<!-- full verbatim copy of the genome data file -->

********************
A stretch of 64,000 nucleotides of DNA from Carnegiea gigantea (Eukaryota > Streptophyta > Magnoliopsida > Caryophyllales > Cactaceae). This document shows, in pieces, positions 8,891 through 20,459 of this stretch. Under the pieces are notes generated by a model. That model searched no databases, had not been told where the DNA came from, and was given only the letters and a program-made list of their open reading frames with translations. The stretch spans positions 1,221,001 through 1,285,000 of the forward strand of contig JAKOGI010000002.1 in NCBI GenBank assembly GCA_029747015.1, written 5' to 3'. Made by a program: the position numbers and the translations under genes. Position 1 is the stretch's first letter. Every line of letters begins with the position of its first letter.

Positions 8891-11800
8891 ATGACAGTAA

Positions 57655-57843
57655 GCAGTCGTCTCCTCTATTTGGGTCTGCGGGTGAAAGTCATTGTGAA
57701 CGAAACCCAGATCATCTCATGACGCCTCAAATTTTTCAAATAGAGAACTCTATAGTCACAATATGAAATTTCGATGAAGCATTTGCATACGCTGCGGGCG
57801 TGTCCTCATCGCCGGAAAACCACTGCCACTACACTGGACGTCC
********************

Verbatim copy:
A stretch of 64,000 nucleotides of DNA from Carnegiea gigantea (Eukaryota > Streptophyta > Magnoliopsida > Caryophyllales > Cactaceae). This document shows, in pieces, positions 8,891 through 20,459 of this stretch. Under the pieces are notes generated by a model. That model searched no databases, had not been told where the DNA came from, and was given only the letters and a program-made list of their open reading frames with translations. The stretch spans positions 1,221,001 through 1,285,000 of the forward strand of contig JAKOGI010000002.1 in NCBI GenBank assembly GCA_029747015.1, written 5' to 3'. Made by a program: the position numbers and the translations under genes. Position 1 is the stretch's first letter. Every line of letters begins with the position of its first letter.

Positions 8891-11800
8891 ATGACAGTAA

Positions 57655-57843
57655 GCAGTCGTCTCCTCTATTTGGGTCTGCGGGTGAAAGTCATTGTGAA
57701 CGAAACCCAGATCATCTCATGACGCCTCAAATTTTTCAAATAGAGAACTCTATAGTCACAATATGAAATTTCGATGAAGCATTTGCATACGCTGCGGGCG
57801 TGTCCTCATCGCCGGAAAACCACTGCCACTACACTGGACGTCC